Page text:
• We noted four storm slab avalanches along Lionhead Ridge and two larger slides that broke deeper on wind loaded slopes. Photo: GNFAC

  • From IG:

    Very large natural avalanche in the Lionhead Area. Multiple other smaller naturals as well.

    Pics taken 03/05/24

  • From IG:

    Very large natural avalanche in the Lionhead Area. Multiple other smaller naturals as well.

    Pics taken 03/05/24

  • From a phone call:

    A rider saw a large avalanche in one of the bowls around the corner of Lionhead avalanched. It likely occurred on Friday, March 1. There were holes dug in the snow indicating a buried person or sled. This is the same slope that killed a 19 year old from MN on December 28, 2006. They conducted a beacon search on the debris to make sure no one was buried.

  • From a phone call:

    A rider saw a large avalanche in one of the bowls around the corner of Lionhead avalanched. It likely occurred on Friday, March 1. There were holes dug in the snow indicating a buried person or sled. This is the same slope that killed a 19 year old from MN on December 28, 2006. They conducted a beacon search on the debris to make sure no one was buried.

  • From a phone call:

    A rider saw a large avalanche in one of the bowls around the corner of Lionhead avalanched. It likely occurred on Friday, March 1. There were holes dug in the snow indicating a buried person or sled. This is the same slope that killed a 19 year old from MN on December 28, 2006. They conducted a beacon search on the debris to make sure no one was buried.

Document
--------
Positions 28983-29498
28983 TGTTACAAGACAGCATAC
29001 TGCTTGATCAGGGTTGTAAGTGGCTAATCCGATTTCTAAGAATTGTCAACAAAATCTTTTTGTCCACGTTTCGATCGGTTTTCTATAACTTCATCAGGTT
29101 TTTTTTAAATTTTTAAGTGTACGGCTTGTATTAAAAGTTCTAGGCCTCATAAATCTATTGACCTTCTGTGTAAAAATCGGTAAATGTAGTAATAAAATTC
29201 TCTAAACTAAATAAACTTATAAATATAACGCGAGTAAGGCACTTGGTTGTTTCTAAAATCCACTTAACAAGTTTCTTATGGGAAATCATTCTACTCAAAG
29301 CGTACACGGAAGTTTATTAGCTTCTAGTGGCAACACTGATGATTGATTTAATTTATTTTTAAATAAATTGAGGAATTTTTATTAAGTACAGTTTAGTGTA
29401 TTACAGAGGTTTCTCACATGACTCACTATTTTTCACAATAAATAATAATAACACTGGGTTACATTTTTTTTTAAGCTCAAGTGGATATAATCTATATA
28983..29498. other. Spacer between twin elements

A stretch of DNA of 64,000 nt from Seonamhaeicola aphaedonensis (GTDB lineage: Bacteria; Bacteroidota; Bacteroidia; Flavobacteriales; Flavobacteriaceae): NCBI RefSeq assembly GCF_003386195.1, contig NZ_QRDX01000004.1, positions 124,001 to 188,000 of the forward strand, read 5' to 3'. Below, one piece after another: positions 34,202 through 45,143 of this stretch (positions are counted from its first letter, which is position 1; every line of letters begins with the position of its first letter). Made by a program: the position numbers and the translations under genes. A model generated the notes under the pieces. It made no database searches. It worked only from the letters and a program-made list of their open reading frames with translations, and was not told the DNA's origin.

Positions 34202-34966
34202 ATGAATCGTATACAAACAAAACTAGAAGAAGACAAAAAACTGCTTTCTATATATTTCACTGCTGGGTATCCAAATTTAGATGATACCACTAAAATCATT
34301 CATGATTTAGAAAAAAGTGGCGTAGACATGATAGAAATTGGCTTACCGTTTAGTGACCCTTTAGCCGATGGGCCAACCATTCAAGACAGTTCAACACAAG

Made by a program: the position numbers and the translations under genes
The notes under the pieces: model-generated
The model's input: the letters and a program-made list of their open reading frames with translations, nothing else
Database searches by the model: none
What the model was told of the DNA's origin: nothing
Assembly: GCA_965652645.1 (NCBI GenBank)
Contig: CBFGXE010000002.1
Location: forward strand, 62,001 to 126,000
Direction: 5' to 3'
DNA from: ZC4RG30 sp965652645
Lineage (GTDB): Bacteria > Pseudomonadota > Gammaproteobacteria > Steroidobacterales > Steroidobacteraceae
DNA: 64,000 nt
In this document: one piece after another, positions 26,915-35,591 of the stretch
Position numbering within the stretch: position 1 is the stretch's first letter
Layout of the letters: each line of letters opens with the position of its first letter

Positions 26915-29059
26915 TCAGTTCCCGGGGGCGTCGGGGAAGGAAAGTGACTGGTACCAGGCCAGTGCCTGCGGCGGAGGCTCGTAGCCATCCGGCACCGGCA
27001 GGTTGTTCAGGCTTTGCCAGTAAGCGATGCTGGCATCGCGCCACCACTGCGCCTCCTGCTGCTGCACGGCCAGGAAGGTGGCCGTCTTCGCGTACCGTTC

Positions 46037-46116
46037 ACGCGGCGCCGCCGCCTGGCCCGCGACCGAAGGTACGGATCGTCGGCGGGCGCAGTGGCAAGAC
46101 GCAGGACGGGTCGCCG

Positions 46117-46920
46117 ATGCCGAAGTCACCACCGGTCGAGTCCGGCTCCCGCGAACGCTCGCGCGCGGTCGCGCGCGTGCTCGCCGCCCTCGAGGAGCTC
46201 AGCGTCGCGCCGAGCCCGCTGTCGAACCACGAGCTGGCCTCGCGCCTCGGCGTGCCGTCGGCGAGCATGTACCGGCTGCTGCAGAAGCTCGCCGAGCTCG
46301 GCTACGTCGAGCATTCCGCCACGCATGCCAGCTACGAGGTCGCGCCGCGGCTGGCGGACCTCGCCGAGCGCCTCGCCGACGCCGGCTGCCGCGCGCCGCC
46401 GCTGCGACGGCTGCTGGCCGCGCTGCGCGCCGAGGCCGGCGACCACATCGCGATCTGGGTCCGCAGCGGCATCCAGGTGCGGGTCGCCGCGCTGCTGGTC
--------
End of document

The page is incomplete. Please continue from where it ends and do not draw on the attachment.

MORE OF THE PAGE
• From a phone call:

    A rider saw a large avalanche in one of the bowls around the corner of Lionhead avalanched. It likely occurred on Friday, March 1. There were holes dug in the snow indicating a buried person or sled. This is the same slope that killed a 19 year old from MN on December 28, 2006. They conducted a beacon search on the debris to make sure no one was buried.

  • From a phone call:

    A rider saw a large avalanche in one of the bowls around the corner of Lionhead avalanched. It likely occurred on Friday, March 1. There were holes dug in the snow indicating a buried person or sled. This is the same slope that killed a 19 year old from MN on December 28, 2006. They conducted a beacon search on the debris to make sure no one was buried.

  • From a phone call: